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Understanding Gloria Naylor.

Margaret Earley Whitt. Understanding Gloria Naylor. Columbia: U of South Carolina P, 1999. 221 pp. $34.95.

There is something peculiarly Southern about Gloria Naylor's fiction--and this despite her birth in New York City. Careful consideration of place--whether it is a dilapidated, rat-infested housing project situated on a dead-end street or a magical island paradise off the Georgia coast--and the uniquely individual folk inhabiting such locales are hallmarks of Naylor's carefully crafted novels. Her deft rendering of people, places, and customs invites comparison with that of the best American local colorists who have brought national and, in some instances, international attention to little-known regions of the country.

Revealing an intimate familiarity with distinguishing features of Naylor's canon, Margaret Earley Whitt offers a thorough introduction to the author's five texts and the contexts out of which the works evolve. Her study is one of five focusing exclusively on Naylor's canon to appear in the last seven years, including Gloria Naylor: Critical Perspectives Past and Present (1993), edited by Henry Louis Gates, Jr., and K. A. Appiah; Gloria Naylor: In Search of Sanctuary (1996), by Virginia Fowler; The Critical Response to Gloria Naylor (1997), edited by Sharon Felton and Michelle Loris; and Gloria Naylor's Early Novels (1999), edited by Margot Anne Kelley. What sets Understanding Gloria Naylor apart from the other scholarly works is the author's commitment to providing non-academic as well as academic readers an overview of Naylor's award-winning fiction. In other words, far from relying heavily upon abstruse critical jargon, Whitt attempts to make Naylor's novels accessible to a broad reader-audience--one which , as far as some segments are concerned, may lack the critical tools necessary to unlock contemporary fiction.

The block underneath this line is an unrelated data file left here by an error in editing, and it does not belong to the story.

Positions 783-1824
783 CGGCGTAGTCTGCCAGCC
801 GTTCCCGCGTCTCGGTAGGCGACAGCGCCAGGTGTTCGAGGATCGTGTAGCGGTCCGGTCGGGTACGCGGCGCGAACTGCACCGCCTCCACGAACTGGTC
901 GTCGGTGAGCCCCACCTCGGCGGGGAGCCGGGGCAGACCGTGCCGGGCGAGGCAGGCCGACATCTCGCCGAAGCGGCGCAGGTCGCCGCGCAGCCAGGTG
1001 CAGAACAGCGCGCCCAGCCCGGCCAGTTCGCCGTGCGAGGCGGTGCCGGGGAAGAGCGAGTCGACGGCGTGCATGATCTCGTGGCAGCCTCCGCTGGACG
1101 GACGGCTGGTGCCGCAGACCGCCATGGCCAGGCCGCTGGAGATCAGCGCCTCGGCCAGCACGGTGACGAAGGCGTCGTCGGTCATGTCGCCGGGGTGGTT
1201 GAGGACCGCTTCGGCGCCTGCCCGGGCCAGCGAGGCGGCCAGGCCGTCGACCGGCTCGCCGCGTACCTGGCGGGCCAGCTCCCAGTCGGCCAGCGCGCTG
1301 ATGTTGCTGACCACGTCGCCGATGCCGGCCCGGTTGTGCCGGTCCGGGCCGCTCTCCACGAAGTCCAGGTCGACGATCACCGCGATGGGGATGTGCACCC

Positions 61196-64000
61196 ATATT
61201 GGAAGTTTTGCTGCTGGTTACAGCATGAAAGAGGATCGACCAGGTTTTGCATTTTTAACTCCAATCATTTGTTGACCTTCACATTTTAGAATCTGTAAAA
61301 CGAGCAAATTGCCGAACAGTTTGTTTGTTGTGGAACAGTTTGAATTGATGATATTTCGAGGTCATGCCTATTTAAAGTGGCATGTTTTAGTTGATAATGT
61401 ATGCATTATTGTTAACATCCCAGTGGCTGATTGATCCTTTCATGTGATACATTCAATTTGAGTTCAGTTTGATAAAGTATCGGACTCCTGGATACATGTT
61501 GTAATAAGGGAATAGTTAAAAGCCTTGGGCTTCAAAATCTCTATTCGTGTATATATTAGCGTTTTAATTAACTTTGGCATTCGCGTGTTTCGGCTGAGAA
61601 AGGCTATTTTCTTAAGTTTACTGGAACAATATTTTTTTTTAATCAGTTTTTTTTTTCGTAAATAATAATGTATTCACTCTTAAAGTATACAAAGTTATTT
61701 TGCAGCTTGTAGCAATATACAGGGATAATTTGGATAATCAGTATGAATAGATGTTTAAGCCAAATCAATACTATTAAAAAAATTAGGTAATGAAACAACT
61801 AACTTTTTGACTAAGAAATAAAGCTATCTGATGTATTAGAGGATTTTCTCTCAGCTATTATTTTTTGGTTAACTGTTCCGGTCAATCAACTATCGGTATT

Among the book's many outstanding features are not only its level of accessibility and a very useful annotated bibliography, but an overview of Naylor's career. Whitt mentions such biographical information as the migration north on the part of Naylor's parents, the influence of the Jehovah's Witnesses, and Naylor's Ivy League academic background involving, for the most part, exposure to canonical texts in the Western literary tradition. Oddly, though, Whitt fails to mention anything of Naylor's short-lived marriage at the age of 30 or the impact of the 1970s Black Revolution in the formation of Naylor's nationalist consciousness. The overview is nonetheless important in an understanding of Naylor's writing, for it is her life, in all of its myriad complexity, that has shaped her craft.